However, like most difficult successions, they all struggled to fight against power-hungry and manipulative opposition both in and outside the court.
In order to assert power and earn respect among their male subjects, they had to either sacrifice or learn to adapt. For instance, Qudsia Begum and her daughter learnt traditionally ‘masculine’ skills, like hunting and fencing, while Shah Jahan Begum had to embrace Purdah keeping in line with the orthodox idea of Islamic femininity.
This comes in contrast to the 1872 photograph of Nawab Shah Jahan Begum, great-grandmother of Abida Begum, where she stands in a booted attire, confidently facing the camera.
Yet despite her veil and strict seclusion from public life, as mentioned in her daughter’s biography, Shah Jahan Begum, proved to be a competent ruler.
Reign of Begums
It all began in 1819, after the assassination of Nawab Nazar Mohammad Khan, who died without a male heir. In order to save the crown from power-hungry lords, Qudsia Begum acquired the throne, with the help of the British, and became the Regent until her daughter, Sikandar would come of age.
Later, Sikandar Begum’s husband died in 1844, giving her the throne. She was not only an able leader but also played an important part in the First War of Independence in 1857-58, pushing the British to make a special provision for the Begum to rule as sovereign in her own right.
Sikandar Begum, in 1861 was also invested with the Exalted Order of the Star of India that eventually made her the only female knight in the British Empire, after Queen Victoria.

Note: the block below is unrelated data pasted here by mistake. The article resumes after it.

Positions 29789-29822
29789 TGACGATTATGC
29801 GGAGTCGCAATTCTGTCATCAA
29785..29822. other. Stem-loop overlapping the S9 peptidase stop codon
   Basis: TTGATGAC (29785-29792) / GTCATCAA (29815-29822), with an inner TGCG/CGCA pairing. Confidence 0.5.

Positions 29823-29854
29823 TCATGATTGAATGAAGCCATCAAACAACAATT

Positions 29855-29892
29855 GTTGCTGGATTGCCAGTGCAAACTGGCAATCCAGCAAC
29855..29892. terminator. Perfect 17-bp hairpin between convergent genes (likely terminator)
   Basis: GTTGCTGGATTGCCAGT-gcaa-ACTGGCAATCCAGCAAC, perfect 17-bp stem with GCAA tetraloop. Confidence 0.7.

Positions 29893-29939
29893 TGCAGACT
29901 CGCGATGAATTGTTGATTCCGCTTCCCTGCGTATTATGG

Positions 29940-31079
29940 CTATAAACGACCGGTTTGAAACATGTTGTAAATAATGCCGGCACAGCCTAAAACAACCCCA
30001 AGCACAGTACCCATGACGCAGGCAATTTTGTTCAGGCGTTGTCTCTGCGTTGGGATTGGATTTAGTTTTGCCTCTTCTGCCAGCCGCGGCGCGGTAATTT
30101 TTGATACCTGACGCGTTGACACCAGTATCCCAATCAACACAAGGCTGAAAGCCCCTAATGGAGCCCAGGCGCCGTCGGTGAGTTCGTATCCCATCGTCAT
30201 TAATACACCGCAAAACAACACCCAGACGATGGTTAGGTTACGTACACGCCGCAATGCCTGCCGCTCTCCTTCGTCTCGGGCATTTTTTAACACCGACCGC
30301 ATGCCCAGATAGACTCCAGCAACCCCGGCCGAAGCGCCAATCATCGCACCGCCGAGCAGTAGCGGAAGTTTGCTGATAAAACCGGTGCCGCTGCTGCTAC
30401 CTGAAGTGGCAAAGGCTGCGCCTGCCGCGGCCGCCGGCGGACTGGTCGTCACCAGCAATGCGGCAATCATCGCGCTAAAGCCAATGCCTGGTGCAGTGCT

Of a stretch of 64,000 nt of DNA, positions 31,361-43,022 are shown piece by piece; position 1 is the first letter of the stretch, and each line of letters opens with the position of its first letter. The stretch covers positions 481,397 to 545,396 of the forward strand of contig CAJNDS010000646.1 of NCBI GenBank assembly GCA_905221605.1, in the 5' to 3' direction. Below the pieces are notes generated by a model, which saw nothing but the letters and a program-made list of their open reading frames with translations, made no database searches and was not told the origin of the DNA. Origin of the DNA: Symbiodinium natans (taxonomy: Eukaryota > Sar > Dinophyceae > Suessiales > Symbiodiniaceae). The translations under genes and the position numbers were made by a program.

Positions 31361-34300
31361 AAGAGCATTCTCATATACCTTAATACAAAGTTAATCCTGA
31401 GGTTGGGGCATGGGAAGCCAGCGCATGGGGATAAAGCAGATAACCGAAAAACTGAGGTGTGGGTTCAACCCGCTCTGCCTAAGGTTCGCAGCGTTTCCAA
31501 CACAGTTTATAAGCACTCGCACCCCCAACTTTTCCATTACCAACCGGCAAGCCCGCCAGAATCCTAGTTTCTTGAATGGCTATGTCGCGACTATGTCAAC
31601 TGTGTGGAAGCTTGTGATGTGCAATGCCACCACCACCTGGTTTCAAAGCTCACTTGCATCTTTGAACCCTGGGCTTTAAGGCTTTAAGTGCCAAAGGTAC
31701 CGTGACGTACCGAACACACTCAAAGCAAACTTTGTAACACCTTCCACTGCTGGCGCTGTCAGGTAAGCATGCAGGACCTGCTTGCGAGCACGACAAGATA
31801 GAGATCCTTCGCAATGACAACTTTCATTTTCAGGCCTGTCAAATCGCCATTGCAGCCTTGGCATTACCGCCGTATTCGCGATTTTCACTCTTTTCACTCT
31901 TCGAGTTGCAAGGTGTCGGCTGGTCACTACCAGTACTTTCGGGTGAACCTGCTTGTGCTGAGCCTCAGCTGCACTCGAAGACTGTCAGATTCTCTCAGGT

After her death, Sultan Jahan Begum succeeded her in 1868. After a 25-year-reign, which was known for it focus on women’s issues like health and education, came to an end, she became the last Begum of Bhopal, as her great-granddaughter Abida Sultan abdicated the throne in 1948.
An image far from the stereotype
Abida Begum Sultan, heiress apparent of the throne of Bhopal, was a contrasting image of her great-grandmother. A total rebel, she wore her hair short, had her own music band where she played the saxophone and drove in her Daimler. Yet, like her great-grandmother Shah Jahan Begum, she had no dearth of fearlessness. When her husband expressed his decision to contest for their son’s custody, she threatened to kill him with her pocket pistol.
And, she did all this while remaining extremely committed and pious to Islam.
Her autobiography, Memoirs of a Rebel Princess, portrays an image of a Muslim woman, far away from the stereotype of oppression. Her book is an unabashed chronicle of her conjugal life and her failure to become a ‘good, dutiful’ wife.
But, then again, she belonged to a long lineage of unapologetically strong women, like Qudsia Begum and more.
“She rides and walks about in public, and betrays her determination to maintain herself in power by learning the use of the spear and other manly accomplishments. At times she became quite frantic; and as one of the soldiers observed, more terrible to approach than a tigress,” is how British agent Lancelot Wiklinson describes Qudsia Begum who shunned jewellery or loans and yet made sure that every penny earned was going for education or philanthropy.
Although many of us know the tragic tale of Razia Sultana, whose reign in Delhi was cut short in the 1200s with her assassination to wipe off the existence of a Muslim woman ruler, the rule of these Nawab Begums prove contrary.
In the case of the Nawab Begums, it is their persistence that stands out. For a matter of more than 150 years, how these four Muslim women fought against and ruled over a state dominated by warlords used to male privilege over the throne, is absolutely remarkable and inspiring!
(Edited by Saiqua Sultan)